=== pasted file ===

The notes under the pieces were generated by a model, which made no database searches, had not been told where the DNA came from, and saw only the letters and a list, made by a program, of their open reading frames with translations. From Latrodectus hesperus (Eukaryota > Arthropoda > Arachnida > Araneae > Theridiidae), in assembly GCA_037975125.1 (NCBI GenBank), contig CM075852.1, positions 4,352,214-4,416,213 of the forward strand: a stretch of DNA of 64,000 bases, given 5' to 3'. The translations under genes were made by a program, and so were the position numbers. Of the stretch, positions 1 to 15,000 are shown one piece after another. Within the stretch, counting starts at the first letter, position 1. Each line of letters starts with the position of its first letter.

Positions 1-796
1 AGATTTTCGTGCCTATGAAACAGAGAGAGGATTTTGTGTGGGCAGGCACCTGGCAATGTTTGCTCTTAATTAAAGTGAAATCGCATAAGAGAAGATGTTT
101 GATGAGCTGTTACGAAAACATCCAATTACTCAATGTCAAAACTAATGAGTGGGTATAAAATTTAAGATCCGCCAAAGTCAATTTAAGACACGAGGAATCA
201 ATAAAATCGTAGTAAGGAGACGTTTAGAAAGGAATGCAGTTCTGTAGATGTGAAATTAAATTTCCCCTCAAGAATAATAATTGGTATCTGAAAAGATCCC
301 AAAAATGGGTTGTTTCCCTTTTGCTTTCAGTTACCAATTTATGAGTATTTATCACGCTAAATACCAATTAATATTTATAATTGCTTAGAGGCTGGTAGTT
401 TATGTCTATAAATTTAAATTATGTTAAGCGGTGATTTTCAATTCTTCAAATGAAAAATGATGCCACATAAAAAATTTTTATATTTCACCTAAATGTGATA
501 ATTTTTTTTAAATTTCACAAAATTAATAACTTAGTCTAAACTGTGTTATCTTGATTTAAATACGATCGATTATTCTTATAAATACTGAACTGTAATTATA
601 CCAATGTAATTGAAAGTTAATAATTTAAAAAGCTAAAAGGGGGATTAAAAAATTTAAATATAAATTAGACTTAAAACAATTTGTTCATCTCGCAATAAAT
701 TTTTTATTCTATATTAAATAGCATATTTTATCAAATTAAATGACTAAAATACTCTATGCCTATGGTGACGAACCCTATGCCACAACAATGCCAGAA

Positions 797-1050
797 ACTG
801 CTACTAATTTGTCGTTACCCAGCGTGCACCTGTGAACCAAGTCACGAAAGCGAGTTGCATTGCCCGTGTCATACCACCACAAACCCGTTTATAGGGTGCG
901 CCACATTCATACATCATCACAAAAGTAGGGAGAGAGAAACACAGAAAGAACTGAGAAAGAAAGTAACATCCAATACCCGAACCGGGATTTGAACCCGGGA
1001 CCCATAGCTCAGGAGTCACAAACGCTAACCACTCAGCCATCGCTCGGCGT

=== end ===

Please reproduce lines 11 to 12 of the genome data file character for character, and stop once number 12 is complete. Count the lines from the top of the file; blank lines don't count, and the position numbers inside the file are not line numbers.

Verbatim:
Positions 797-1050
797 ACTG